Sunday 22 July 2018

How Cristiano Ronaldo taught Neymar a lesson in how sometimes less is more as Real Madrid beat PSG

Real Madrid's Cristiano Ronaldo (L) and Paris Saint-Germain's Neymar
Real Madrid's Cristiano Ronaldo (L) and Paris Saint-Germain's Neymar

Miguel Delaney

This, really, was a case of incision over indulgence; experience over exaggeration.

Because if it's difficult not to bring such a huge - if underwhelming - game at the Bernabeu down to the two biggest stars, it's equally difficult not to notice the significant contrast in performance and effect.

Neymar had spent most of the match trying to do everything but actually producing little. Cristiano Ronaldo had spent most of the match doing little but producing all that actually mattered. The Portuguese got the key equaliser and match-winner in Real Madrid's eventual 3-1 win over Paris Saint-Germain, and thereby got his 100th and 101st Champions League goals for the club. The numbers serve to also symbolise how he has so 100 per cent maximised his talent.

This is something that Neymar can learn from.

One irony is that the Brazilian was the better performer for most of the match. He did more, looked more dangerous, was more involved. While Real defenders badly struggled to even get close to Neymar on some of those runs, Ronaldo struggled to run close to the ball for some of the attacks played up to him.

That did make the European champions look tired and leaden, against the liveliness of Neymar and Kylian Mbappe.

And this is the thing. Nobody could exactly accuse the Brazilian of shirking responsibility or not stepping up. That was actually some of the problem. He stepped up too much, tried to do too much, with that leading to too many stepovers. There's ultimately far too much fat to Neymar's game, not enough hard edge. A classic case came when the Real half opened up for him and he jinked his way into the box… only to again over-elaborate when the opportunity to shoot presented itself.

There's none of that with Ronaldo, just deadliness. It's got to the point in his career when he's like one of those predators who stays deceptively still until the chance to kill arrives. Then he's never more alive.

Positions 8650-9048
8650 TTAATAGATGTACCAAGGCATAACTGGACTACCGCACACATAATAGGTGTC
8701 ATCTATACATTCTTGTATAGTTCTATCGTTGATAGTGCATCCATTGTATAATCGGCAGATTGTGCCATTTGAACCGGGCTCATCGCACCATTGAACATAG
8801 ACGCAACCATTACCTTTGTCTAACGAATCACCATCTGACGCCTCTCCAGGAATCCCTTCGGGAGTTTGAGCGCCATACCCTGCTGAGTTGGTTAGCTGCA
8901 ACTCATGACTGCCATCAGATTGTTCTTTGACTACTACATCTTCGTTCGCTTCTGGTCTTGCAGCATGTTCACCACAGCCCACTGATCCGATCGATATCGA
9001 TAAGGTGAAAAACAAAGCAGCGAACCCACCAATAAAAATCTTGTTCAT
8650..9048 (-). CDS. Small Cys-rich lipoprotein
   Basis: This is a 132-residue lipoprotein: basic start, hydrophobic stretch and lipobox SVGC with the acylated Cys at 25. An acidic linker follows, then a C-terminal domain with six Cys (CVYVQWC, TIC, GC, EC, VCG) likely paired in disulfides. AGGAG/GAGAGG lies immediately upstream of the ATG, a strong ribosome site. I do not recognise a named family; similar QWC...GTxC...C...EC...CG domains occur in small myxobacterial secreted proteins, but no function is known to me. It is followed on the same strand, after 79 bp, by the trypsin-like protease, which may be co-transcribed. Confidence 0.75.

The penalty may have been a given but so was the last chance given his class, his experience. How Neymar could do with that kind of focus, the kind of focus that does really elevate players.

Given some of the reports in the build-up to the game, and especially one eye-opening one by the esteemed Diego Torres in El Pais, it's also hard not to bring some of this back to the contrast in preparation and how it is reflected in their game.

How Ronaldo - again - made a mockery of the idea that he is now discardable, that PSG may lose out in the unlikely event they agree to replace Neymar for the Portuguese.

As talk grows about the Brazilian's highly-indulged lifestyle, too, it should again be remembered Ronaldo has worked so hard to enhance every aspect of his game. It is one reason why he still has the energy to do what he did against PSG, even if he no longer has the legs to rampage around the pitch in the way he used to.

Neymar has the talent of one of the best in the world, but doesn't seem to yet act like he really wants to be at that level, as much as he says it. Ronaldo unmistakably wanted to be at that level, and went and made sure it happened.

One is so honed, the other so erratic.

The consolation for Neymar is the tie still isn't finished, and there's nothing that brings focus like anger, like defiance, like the will to rectify something.

The Brazilian and PSG will need every bit of that in three weeks, precisely because Ronaldo maximised everything that came his way on Wednesday night. Less was so much more.

Independent News Service

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